While the wrestlers do everything they can to prevent injury to themselves and their opponents, a broken bone or a concussion is not uncommon. In fact, the amount of sheer torture the performers put themselves through is mind-boggling.
“I’ve had two spurs and a tendon cut out of my left knee and two surgeries on my meniscus on my right knee,” says “Cyanyde,” a masked marauder known for doing anything to win a match—including harrowing moves that put his body in danger.
But Smith, the referee, says that worrying about injury will only hinder the performance. And most of these wrestlers would prefer injury to a lame match.
“People talk about taking precautions, but I could walk out the door and break my neck,” Smith reasons. “You can’t worry about that. I want to look good and be professional, and I want to do a good job.”
Mob rule at its finest
A few years ago, a video from a wrestling-fan convention swept the Internet by storm. Shot during a wrestling Q-and-A session, a fan named David Wills stood up to thank the old-timers for all of the punishment and abuse they put themselves through in an effort to entertain their fans. In the middle of his speech, Wills broke down in tears and sobbed, “It’s still real to me, damn it!”
This is what most people picture as a professional-wrestling fan.
But “doing a good job” for the fans is something that every wrestler worries about, because in the world of professional wrestling, the audience is everything. A good booker can plan the best match out there, good wrestlers can perform the most death-defying moves that exist, but ultimately it’s the crowd that decides what works and what doesn’t. The fans—almost all of whom are “in on” the choreographed nature of professional wrestling—have to be entertained.
“What you don’t want is people doing this,” says Smith, sitting on his hands in the manner of a person politely waiting. “You want people to come up there and get around that ring and hate your guts, and hate you.”
A normal Saturday-night crowd is proof of this idea. Smith’s entrance, complete with the requisite jawing at the crowd around ringside as befits a bad-guy referee, leaves even the most cynical fan out for blood. Meanwhile, Viper’s entrance causes even the most seemingly docile old man in a trucker hat to rise to his feet to cheer on his hero in combat.
These are the critics, the peanut gallery, HVW’s adoring public. This interactive quality is what makes wrestling so engaging. Sure, the story lines aren’t on par with, say, the rambling Dave Eggers tomes that hipsters have grown to love (and who hasn’t wanted to yell at Eggers to stop with the asides and get on with the story?), but they have a certain logic and craft—even art—of their own. Wrestling is mob rule at its finest, with the wishes of Joe Six Pack dictating how and why the narrative changes.
“It’s a rush when you get boos or pops from the crowd,” says Synn. “When you get something out of [the audience], you know you’re doing your job.”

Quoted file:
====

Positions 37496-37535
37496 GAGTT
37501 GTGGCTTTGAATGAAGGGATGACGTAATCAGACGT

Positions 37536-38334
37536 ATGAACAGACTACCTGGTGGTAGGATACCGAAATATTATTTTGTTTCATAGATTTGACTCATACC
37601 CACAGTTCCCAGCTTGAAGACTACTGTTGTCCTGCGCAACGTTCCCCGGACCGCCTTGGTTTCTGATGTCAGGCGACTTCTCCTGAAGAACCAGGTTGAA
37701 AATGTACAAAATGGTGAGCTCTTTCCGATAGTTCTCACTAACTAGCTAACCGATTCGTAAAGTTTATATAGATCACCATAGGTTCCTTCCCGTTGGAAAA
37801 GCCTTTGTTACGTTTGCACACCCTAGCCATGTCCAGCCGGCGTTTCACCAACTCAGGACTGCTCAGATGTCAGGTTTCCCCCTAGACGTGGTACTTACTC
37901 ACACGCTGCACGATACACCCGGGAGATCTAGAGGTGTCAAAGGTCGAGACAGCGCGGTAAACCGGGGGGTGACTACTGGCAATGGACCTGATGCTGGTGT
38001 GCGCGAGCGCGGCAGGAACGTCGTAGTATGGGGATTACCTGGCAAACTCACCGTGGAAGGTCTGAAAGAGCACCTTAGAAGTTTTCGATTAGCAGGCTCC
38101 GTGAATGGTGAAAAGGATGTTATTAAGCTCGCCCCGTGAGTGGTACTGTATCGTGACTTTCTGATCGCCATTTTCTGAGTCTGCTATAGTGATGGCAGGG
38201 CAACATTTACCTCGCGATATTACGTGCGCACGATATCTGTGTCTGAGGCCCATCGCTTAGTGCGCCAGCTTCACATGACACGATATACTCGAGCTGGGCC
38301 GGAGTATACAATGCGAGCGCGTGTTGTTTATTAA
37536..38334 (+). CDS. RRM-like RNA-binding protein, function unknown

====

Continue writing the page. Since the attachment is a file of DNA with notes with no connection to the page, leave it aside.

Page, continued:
According to the performers of HVW, the boundary between reality and theatrics goes out the window.
“All I have to do is to walk out of that curtain and they hate me,” boasts Smith. “They freakin’ hate me! It gives me the rush of a lifetime to walk out there and get in someone’s face. It gives me a headache I’m rushing so badly.”
Headaches aside, the wrestlers know that performing for the audience and making them feel like they’ve gotten the full price of admission is the most important part. And a major part of the magic of HVW is the connection between audience and performer.
“We’ve had people crying” at ringside, Smith says.
“It’s the greatest feeling in the world, to know that people pay money to come see you,” says Brett Michaels, a baby face who plays the role of an exotic dancer turned wrestler (and not to be confused with the front man for Poison). “People work all week—and not a lot of people make a lot of money around here—and they still come and spend their money to come see us.
From the sound of it, audiences are getting their fill of HVW. For three hours, fans are treated to the spectacle of modern-day superheroes and gladiators battling it out for the crowd’s amusement. Throw in a reporter getting nailed in the head, and it’s a fast-paced, high-energy show that leaves crowds breathless when finished. For the audience, it’s a release of the week’s worries and tensions, but for the wrestlers, it’s the stuff that dreams are made of.
“At least I got to live out my dream”
“I think that the biggest thing for me is that for a few minutes on Saturday night you can be a different person,” Viper says. “You can hear the kids screaming and the crowd going nuts and saying your name. That’s a pretty cool feeling.”
Often playing to crowds of around 100, HVW is anything but the over-the-top spectacle big-league of professional wrestling. But don’t tell that to their performers. Just to be in the ring, popping the crowd, is a dream come true.
“This is something I wanted to do when I was 18, and I finally got a chance at 33,” says Cyanyde. “I’ll be lucky to get another year out of doing it, but if I end up in a wheelchair in six months, at least I got to live out my dream. [At our last big event] there were 376 people there watching, and it was me living my dream in the ring. I’ll never go to the WWE, but that doesn’t stop me.”
Come Saturday night, Cyanyde will lace up his black boots, put on his Hannibal Lecter-inspired mask and enter the ring under a chorus of boos. Inside that dark room, Viper’s music will hit, and the crowd will roar. The two will face each other in the ring, with Cyanyde on the receiving end of the shine. Then comes the heat, and for a moment, it’ll look like the match is his. And then, just when all seems lost, Viper will rally. He’ll have a comeback, and then, a big finish.
As quickly as it began, it will end: Viper will pin his rival and the crowd will cheer. The recipe still works.
As the crowd cheers, the heel will lie on his back writhing in pain. But under the mask, Cyanyde will be smiling, confident that he’s done a good job.
All is well this Saturday night in Hendersonville. The heels have lost, and the baby faces have won. Sure, it isn’t Shakespeare. But after all, the Bard didn’t know a wristlock from a wristwatch.
[Jason Bugg is a freelance writer based in Asheville … and it’s still real to him, damn it.]
who: High Velocity Wrestling
what: Home-brewed professional wrestling
where: The House of Pain (820 Greenville Highway, Hendersonville)
when: Saturday, Feb. 2. 8 p.m. ($8. For a complete schedule of all HVW events, including the “Redemption” special event, visit www.hvwlive.com or call 674-1378)